Essays in Multidimensional Measurement: Welfare, Poverty, and Robustness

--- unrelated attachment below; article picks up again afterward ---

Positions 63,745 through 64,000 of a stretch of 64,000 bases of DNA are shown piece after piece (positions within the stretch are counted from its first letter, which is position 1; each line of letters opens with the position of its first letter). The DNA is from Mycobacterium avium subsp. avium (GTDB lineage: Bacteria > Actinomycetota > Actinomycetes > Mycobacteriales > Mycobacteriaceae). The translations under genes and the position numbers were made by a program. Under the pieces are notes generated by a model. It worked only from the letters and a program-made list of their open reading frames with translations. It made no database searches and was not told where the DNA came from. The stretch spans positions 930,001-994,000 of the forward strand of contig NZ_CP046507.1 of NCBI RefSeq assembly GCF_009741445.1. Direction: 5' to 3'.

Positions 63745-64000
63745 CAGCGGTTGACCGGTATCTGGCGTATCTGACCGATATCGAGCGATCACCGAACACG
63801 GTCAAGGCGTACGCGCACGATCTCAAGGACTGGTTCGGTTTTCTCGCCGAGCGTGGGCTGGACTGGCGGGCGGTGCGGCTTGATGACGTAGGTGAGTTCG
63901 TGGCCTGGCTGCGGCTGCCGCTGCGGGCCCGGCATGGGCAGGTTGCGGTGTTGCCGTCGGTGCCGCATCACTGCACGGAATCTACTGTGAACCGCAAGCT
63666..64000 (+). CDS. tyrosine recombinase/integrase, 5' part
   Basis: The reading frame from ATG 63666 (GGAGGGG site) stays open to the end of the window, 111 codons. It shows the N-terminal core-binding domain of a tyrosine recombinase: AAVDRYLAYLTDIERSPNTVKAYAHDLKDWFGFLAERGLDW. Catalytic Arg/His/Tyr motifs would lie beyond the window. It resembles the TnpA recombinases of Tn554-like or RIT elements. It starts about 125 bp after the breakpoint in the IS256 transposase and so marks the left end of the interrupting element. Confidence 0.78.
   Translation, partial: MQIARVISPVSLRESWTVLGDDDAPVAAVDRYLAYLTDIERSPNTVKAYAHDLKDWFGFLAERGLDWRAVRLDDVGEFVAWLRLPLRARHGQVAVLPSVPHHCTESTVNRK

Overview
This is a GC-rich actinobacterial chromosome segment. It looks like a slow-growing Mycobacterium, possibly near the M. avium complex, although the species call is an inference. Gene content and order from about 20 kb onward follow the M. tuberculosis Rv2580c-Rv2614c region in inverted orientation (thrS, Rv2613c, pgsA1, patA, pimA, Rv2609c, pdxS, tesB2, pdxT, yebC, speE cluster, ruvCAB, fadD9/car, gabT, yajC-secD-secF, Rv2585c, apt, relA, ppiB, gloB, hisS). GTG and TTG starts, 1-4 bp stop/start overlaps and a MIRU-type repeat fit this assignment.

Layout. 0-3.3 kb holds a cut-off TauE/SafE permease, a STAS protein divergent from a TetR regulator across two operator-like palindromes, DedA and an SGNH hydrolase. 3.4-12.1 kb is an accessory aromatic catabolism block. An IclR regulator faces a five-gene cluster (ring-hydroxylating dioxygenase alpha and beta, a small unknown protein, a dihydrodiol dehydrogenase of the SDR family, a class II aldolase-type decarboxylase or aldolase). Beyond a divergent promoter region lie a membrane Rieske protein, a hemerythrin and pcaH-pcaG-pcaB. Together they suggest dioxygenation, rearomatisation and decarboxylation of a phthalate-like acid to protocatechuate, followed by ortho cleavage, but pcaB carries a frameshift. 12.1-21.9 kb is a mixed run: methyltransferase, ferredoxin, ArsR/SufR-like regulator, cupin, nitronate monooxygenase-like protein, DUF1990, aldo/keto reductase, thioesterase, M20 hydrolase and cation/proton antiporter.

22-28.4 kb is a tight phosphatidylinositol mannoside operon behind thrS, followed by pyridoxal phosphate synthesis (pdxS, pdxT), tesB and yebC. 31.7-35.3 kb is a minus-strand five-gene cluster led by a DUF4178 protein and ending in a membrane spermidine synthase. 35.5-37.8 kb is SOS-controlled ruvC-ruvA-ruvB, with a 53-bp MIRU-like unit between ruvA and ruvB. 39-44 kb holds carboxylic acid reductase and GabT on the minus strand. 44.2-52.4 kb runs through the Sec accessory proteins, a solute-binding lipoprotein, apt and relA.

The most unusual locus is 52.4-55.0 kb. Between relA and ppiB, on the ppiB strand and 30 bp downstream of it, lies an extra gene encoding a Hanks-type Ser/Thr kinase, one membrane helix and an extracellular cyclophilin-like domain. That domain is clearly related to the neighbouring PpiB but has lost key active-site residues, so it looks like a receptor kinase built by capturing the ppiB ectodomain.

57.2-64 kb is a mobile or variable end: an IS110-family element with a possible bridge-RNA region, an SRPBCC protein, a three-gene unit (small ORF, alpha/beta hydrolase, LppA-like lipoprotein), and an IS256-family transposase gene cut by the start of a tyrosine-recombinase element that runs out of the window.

This dissertation consists of three different projects concerning three different aspects of measuring social welfare and poverty, when the measurement is based on more than one attribute or dimension of well-being. The first project develops a class of multidimensional social welfare indices that is sensitive to two distinct forms of inequality across the population. One form of inequality is concerned with the dispersion of the distributions of achievements and the other is concerned with the association across the attributes. This project also applies these newly developed indices to the Indian context analyzing how the consideration for the sensitivity to inequality may alter the relative performance of the Indian states. The second project is concerned with the composite indices that evaluate the overall performance of societies by taking a weighted average of their performance in different attributes and rank the societies accordingly. The selection of weights is crucial because a choice of different weights other than the one initially used often alters the ranking and thus resulting in ambiguous or non-robust comparisons. This project develops a technique that can gauge the extent of robustness of each pair-wise comparison using a 0-100 percent scale. It is further shown that the prevalence of robustness is affected by the association across the attributes. The third project is concerned with the evaluation of multidimensional poverty in the context of India when the attributes are mostly dichotomous or categorical. The project uses the poverty index proposed by Alkire and Foster (2008), which is appropriate for this purpose, and shows how the multidimensional evaluations are different from the purely income based evaluations.
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